What’s it like being a project manager in healthcare?
I worked in the healthcare sector in the UK for 12 years.
I spoke to Nada Abandah, a project manager in the PMO for the Dubai Health Authority, about what it’s like to work in healthcare during a discussion for the Project Management Club on Clubhouse.
We also took questions from the audience about healthcare PM.
What’s the best thing about being a PM in healthcare?
Nada: You can see the impact on people’s health in a way that other industries don’t. There is pressure but also a sense of purpose.
Elizabeth: Healthcare projects have a direct impact on patient care and it’s really easy to see how you are contributing to supporting patients.
What’s it been like dealing with the coronavirus response?
Nada: It’s been important to be fast, efficient and courageous, being not afraid to make mistakes or fix them. It’s re-engineered lots of things like norms and it has meant lots of things can be reconsidered. The response has shown us how much potential we have to throw away rigid processes.
Elizabeth: I left healthcare just before COVID-19 hit, to focus on my independent practice as a trainer and mentor for project managers. However, I still do some project-related work for clients. I think that even in non-healthcare PM we’ve seen more flexibility and willingness to rethink the way work is done as a result of the workplace changes over the past year.
What certificates would help me get into healthcare project management?
Nada: Think about what you want to get out of a career in PM and start with an online course to ensure it’s aligned to your career objectives.
How do I move into strategic project management from a pharmacy role?
Elizabeth: There are lots of tech projects relating to pharmacy and drug management, so that could be a route in. As a clinician, you’ll have a lot of valuable experience to add to support project prioritisation and strategic decision making.
Perhaps starting out you’ll want to get some hands on project management experience and then move into a role where you are operating at a more strategic level.
What are the skillsets required to be successful in management in healthcare?
Nada: One size does not fit all and it doesn’t fit anybody. Different methodologies are appropriate for different healthcare projects. We’ve customised the methodology we use for healthcare and also the type of project. The way you assess stakeholders is different. It has to put the patient at the heart of the outcome.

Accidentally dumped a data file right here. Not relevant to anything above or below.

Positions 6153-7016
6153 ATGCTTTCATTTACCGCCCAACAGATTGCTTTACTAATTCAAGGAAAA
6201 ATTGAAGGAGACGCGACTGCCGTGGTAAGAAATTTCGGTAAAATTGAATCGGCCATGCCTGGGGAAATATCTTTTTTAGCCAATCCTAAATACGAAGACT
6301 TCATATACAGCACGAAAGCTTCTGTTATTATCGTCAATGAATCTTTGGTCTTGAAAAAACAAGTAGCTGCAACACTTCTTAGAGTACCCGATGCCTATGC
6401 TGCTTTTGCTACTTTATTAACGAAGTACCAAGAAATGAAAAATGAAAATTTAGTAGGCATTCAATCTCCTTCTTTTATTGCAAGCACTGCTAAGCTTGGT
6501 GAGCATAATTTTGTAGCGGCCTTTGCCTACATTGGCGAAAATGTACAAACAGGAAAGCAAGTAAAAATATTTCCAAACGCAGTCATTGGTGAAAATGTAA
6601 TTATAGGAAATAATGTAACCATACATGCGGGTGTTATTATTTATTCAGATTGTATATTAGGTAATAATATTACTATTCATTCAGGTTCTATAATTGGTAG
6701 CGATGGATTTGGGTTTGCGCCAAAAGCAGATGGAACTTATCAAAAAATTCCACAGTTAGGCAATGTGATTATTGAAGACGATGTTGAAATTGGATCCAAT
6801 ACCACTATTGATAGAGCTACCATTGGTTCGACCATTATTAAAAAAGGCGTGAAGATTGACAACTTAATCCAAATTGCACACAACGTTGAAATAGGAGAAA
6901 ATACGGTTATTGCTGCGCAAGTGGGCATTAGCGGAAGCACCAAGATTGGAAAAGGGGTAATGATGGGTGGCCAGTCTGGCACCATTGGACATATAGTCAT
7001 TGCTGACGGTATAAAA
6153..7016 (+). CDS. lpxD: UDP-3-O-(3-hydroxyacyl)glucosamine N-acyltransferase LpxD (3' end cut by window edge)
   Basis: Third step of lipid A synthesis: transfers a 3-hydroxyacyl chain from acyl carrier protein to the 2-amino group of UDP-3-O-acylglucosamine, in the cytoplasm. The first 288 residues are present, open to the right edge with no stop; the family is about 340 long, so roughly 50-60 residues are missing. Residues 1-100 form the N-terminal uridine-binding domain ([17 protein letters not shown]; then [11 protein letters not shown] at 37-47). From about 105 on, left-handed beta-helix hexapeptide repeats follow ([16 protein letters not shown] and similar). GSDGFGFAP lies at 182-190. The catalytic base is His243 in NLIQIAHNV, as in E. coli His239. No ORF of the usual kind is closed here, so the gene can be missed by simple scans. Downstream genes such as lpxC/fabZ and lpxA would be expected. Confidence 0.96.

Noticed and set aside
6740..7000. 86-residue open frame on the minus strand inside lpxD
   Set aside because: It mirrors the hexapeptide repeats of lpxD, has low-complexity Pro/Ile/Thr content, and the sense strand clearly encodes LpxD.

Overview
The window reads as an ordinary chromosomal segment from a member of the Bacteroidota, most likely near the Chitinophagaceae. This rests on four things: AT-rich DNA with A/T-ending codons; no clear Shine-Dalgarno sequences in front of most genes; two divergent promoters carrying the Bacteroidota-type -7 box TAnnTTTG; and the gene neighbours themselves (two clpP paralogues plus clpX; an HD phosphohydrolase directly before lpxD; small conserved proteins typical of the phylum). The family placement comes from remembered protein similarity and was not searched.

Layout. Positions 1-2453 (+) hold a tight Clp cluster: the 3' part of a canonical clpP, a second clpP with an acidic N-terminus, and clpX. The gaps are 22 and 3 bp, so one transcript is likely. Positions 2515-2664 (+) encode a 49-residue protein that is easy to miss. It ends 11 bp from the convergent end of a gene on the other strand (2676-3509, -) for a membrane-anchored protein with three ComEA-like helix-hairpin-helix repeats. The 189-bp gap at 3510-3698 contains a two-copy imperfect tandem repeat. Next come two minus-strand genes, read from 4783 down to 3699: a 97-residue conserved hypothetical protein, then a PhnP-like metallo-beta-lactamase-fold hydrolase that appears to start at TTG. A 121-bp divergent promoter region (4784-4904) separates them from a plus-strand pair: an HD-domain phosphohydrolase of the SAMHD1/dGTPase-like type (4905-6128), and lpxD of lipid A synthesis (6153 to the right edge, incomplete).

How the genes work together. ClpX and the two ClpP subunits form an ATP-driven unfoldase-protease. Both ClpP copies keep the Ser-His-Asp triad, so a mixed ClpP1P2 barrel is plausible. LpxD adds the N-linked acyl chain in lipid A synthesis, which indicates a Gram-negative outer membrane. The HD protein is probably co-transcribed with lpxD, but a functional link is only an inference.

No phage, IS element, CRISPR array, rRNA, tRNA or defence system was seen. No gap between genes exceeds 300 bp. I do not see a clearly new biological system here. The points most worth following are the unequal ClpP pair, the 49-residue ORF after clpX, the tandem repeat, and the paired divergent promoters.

We created a healthcare competency framework that is specific to our environment.
I’ve noticed a shift towards
agile ways of working. Is this also the trend in healthcare?
Elizabeth: Agile is certainly used in healthcare. For us it was within the IT and Marketing teams as part of a hybrid environment, and they worked with sprints to manage their work.
The program manager was managing the work overall, so the whole project wasn’t
Nada: I don’t see resistance to classical project management but there’s definitely an interest in seeing the results – delivering benefits. The method you choose to use should be tailored to the environment.
Should I continue with a public health degree now I’ve decided to move into PM?
Nada: Yes! That supports the drive to support wellness and projects that support that aspect of projects. You can add PM qualifications later. You’d be unstoppable!
Can you talk about the educational requirements for
Elizabeth: You have to have 35 contact hours of project management training, so if you have a degree that included some specific project management training, that would count. However, many people opt to do a specific PMP prep course that provides the contact hours and also the knowledge required to pass the exam.
However, as well as the educational requirements, you also need project management experience, so if you don’t meet those, it’s worth looking at CAPM instead.
How do you avoid managing projects with only backward-looking metrics in healthcare?
Elizabeth: The same way as in any other industry. We use the tools we have for forecasting. We would look forward, do capacity planning and many tools on the market now are incorporating AI to help with that.
Nada: Use the skills of your team and make sure they know how to use the data properly.
Is there a tool that is being used in healthcare?
Nada: We use Microstrategy. Each organisation would look into what works best for them and make a choice on the tools to use.
Elizabeth: We use the same PM tools as everyone else, I’m not aware of any particular healthcare project management tools. We use like MS Project, SharePoint spreadsheets etc. PM3 is apparently a widely-used tool in use in the NHS, but I haven’t used it. The tool you end up using depends what your PMO implements.
How do you drive transparency through the projects for financial information?
Elizabeth: Think about how stakeholders judge success: it’s not always financial benefits, and I’ve noticed that to be particularly the case in healthcare. Our projects may have benefits like:
- Improved patient satisfaction
- Improved employee satisfaction (for non-clinical, clinical staff and medical staff)
- Reduction in wrong-site surgery or other measures.
Tracking project budgets is important and finance teams are set up to do that, and project managers can manage their project budgets too.
Nada: Have transparent conversations with stakeholders early about what is success and how we will measure those, and consider what the benefits of the project are. That becomes your guiding factor.
Follow us on Clubhouse: @elizabethharrin and @nadaabandah